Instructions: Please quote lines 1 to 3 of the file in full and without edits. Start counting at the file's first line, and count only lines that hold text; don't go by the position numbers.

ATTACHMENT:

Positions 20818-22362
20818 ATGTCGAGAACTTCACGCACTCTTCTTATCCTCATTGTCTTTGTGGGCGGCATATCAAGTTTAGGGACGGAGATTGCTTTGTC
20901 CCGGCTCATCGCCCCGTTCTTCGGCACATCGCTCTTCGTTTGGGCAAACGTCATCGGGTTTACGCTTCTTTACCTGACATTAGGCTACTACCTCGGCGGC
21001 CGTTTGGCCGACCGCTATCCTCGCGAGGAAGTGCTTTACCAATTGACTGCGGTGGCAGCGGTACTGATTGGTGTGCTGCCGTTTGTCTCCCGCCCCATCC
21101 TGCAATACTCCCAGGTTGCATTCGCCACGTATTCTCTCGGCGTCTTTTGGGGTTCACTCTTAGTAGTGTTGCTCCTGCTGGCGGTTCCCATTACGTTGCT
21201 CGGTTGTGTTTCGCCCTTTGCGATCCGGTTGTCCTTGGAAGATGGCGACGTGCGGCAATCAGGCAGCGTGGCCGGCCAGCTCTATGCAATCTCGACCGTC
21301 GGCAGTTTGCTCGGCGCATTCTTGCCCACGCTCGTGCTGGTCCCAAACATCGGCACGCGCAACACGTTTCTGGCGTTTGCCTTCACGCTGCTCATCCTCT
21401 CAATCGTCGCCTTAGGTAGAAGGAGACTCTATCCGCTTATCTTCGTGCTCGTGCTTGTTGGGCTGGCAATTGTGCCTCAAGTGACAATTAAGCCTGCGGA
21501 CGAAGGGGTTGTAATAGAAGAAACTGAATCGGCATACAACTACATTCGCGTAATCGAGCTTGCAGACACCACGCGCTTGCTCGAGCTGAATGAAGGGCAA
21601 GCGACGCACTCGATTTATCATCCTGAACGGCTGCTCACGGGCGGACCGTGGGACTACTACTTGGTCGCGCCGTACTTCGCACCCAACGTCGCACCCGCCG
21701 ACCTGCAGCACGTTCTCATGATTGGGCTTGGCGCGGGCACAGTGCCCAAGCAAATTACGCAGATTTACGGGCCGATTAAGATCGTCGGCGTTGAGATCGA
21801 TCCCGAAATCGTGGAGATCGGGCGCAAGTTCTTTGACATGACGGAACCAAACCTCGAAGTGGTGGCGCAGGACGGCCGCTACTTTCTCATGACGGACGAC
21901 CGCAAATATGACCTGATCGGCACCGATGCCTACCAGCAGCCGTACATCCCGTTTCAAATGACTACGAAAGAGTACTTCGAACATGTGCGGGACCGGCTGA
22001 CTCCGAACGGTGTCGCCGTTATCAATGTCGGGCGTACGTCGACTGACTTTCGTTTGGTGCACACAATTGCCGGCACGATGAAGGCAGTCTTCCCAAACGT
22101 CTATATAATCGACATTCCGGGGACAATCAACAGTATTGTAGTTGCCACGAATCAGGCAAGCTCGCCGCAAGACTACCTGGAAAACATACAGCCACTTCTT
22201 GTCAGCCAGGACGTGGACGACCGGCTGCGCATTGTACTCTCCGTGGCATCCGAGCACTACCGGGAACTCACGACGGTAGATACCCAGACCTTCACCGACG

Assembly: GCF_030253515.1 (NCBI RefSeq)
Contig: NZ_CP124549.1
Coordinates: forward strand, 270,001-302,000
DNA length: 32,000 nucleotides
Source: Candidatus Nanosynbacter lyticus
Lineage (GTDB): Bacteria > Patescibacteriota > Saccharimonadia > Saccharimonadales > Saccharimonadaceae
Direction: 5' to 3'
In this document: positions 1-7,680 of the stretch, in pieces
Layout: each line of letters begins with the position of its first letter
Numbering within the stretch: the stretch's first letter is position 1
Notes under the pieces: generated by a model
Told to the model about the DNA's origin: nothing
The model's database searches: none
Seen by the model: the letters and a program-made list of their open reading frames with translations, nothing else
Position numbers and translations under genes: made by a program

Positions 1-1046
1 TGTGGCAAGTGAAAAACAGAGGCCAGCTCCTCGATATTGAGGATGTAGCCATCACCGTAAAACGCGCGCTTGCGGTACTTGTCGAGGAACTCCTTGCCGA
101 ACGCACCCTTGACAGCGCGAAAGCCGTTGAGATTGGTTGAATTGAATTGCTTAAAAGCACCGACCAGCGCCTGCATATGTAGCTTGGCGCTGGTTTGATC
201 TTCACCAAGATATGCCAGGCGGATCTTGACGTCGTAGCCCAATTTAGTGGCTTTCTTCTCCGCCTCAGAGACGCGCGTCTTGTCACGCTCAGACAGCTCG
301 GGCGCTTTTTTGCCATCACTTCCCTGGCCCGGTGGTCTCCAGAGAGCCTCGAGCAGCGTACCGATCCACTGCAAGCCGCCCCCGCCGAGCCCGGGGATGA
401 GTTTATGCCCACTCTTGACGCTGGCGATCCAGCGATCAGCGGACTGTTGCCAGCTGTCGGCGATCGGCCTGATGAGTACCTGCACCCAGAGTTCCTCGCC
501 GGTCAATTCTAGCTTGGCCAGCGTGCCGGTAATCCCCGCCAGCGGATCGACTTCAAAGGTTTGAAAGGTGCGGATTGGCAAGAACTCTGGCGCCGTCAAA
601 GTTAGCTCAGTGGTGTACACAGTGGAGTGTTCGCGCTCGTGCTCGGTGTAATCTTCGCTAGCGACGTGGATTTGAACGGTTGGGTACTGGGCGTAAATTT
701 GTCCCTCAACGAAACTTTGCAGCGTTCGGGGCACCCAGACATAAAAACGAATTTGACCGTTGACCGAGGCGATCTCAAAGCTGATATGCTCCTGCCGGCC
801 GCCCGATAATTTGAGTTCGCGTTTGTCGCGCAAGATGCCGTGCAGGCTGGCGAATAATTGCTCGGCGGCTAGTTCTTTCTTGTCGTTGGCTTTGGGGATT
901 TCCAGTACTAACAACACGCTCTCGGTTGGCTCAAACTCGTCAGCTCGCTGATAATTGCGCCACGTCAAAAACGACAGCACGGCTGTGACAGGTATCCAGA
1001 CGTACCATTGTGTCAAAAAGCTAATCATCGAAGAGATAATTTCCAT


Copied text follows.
Positions 20818-22362
20818 ATGTCGAGAACTTCACGCACTCTTCTTATCCTCATTGTCTTTGTGGGCGGCATATCAAGTTTAGGGACGGAGATTGCTTTGTC
20901 CCGGCTCATCGCCCCGTTCTTCGGCACATCGCTCTTCGTTTGGGCAAACGTCATCGGGTTTACGCTTCTTTACCTGACATTAGGCTACTACCTCGGCGGC